Data analytics is also used to improve order fulfillment, service level performance, and customer value. Michael Chapin, CEO of e-commerce floral company FromYouFlowers, shared his experience using data in business with Inc., explaining how his organization used it to predict customer demands and make time-sensitive decisions.

Another common use of data in the commerce industry is the identification of which customers are most likely to become repeat clients. By analyzing purchase history and frequency, organizations can make educated decisions about developing long-term relationships with the customers who are most likely to continue to conduct business with them over time.

How Much Do Data Analysts Make?

The national average salary for data analysts is currently $67,377, according to salary comparison site, Glassdoor. That number varies by city, however, ranging from $71,000 in Boston to nearly $89,000 in San Francisco.

Here’s a look at the median salaries that mid-career data analysts across the country can expect to make, based on reports from PayScale and Glassdoor:

While these numbers reflect average salaries for mid-year data analysts, it’s important to note that there are steps that you can take to boost your salary even higher

Did You Know: Many of Northeastern University’s regional locations make the list of top-paying cities for data analysts, including CharlotteSeattleSan Francisco | Bay AreaToronto, and Vancouver.

Top Skills For Data Analysts

For those interested in advancing their data analytics career, there are specific skills that can help boost your resumé. According to PwC, these top skills include:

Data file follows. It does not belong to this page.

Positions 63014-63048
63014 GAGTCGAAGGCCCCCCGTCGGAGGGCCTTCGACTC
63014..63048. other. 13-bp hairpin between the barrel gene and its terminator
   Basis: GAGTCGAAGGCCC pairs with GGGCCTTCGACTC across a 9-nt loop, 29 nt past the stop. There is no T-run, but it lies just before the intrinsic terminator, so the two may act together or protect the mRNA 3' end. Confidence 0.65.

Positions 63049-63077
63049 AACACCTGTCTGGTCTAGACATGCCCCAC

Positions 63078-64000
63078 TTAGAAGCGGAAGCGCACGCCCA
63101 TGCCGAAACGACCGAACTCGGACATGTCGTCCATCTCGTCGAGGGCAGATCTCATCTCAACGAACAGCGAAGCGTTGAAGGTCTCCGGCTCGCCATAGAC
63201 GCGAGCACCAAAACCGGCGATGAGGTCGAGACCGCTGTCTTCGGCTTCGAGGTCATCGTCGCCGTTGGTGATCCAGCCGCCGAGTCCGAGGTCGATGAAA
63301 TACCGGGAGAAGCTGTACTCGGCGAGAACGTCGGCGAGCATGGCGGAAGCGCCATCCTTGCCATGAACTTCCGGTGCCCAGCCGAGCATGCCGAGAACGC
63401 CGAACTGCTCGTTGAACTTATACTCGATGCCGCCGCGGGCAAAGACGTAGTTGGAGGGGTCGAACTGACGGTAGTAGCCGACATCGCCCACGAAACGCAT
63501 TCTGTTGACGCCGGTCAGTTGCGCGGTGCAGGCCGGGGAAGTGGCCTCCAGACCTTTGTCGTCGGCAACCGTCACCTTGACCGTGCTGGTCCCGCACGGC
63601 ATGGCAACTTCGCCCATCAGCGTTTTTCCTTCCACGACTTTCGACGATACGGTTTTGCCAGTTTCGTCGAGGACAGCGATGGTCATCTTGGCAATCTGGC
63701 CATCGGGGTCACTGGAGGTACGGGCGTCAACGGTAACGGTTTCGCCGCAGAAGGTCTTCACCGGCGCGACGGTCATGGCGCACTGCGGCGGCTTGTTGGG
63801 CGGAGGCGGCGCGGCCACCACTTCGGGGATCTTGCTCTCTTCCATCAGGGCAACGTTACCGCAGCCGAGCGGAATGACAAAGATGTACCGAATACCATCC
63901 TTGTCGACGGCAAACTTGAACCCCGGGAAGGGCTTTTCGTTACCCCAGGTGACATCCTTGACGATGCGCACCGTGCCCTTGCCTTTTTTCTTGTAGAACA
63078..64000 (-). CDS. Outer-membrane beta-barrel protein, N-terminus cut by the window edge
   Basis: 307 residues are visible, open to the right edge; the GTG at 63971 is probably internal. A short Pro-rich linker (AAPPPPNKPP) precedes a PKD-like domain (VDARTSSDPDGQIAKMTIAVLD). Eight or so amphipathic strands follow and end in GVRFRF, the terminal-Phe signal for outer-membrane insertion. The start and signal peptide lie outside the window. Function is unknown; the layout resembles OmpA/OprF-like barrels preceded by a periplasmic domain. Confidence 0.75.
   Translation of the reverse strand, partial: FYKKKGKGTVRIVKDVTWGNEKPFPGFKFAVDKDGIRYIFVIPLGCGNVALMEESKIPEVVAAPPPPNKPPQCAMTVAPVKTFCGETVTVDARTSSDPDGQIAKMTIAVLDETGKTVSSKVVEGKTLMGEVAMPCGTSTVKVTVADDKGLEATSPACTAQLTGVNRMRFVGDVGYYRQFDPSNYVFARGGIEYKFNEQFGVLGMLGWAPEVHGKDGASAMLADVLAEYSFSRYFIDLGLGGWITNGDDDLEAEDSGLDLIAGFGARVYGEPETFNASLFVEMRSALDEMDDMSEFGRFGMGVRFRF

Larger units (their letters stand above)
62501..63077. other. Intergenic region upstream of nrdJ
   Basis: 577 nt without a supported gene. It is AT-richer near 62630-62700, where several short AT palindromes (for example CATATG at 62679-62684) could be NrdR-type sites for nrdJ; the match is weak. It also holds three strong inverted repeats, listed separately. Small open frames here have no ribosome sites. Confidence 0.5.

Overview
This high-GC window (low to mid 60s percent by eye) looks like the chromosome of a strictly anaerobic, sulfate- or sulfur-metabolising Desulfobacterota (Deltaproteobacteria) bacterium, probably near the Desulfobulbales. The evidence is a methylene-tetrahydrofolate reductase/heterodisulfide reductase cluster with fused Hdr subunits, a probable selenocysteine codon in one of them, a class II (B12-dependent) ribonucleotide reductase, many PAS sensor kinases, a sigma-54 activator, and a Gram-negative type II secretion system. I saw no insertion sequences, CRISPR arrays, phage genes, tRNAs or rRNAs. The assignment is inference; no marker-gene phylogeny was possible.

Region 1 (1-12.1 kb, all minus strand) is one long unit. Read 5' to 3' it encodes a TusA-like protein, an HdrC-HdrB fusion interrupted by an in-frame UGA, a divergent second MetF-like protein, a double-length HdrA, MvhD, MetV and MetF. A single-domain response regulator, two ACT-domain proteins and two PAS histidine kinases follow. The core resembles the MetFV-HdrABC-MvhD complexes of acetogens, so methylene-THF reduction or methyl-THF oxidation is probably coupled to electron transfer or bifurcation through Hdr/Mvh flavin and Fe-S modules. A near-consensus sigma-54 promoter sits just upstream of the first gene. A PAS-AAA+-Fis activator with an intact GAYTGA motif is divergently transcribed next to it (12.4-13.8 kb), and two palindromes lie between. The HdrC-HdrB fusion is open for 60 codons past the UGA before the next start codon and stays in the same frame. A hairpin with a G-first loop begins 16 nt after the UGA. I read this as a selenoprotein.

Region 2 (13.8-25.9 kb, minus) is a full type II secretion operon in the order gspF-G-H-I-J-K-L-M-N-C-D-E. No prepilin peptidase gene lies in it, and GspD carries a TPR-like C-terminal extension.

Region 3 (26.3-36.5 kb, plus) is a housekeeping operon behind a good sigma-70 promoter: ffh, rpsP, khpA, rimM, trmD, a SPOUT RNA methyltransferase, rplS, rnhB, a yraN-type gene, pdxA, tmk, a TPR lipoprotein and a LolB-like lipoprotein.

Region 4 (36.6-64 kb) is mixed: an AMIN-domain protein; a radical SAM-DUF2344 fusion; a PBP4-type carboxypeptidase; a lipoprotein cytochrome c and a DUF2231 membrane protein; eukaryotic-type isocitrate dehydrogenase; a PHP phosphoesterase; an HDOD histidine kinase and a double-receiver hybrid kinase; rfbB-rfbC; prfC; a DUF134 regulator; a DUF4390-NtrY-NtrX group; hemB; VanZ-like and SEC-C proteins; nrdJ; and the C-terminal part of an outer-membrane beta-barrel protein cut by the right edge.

• Business intelligence
  • Data visualization
  • Data warehousing
  • Extraction, transformation, and loading (ETL)
  • Operating systems
  • Optimization
  • Scripting languages
  • Software development principles
  • Statistical software
  • ERP systems (SAP or Oracle)

Data analysts should also be prepared to utilize advanced analysis tools. Although these tools vary by industry, they typically include Microsoft Excel, SQL, Python, Google Analytics, and Tableau, among others. 

Honing these skill sets will not only allow you to take on the day-to-day responsibilities of the average analyst, and but excel in this demanding field.

Pursuing an Advanced Degree

Earning a master’s degree or graduate certificate in data analytics is a great way to acquire the skills that you will need to be successful in a data analytics role. In fact, twenty-five percent of employers hiring data analysts prefer or require that candidates have a graduate degree, according to data from job market analytics firm, Burning Glass Labor Insight

The firm reports there are approximately 394,715 graduate-level jobs available, adding that the number of postings has increased by 32 percent over the last two years alone.

If you’re interested in building a career in analytics, take the first step by downloading our free, comprehensive guide below.


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This article was originally published in July 2017. It has since been updated for accuracy and relevance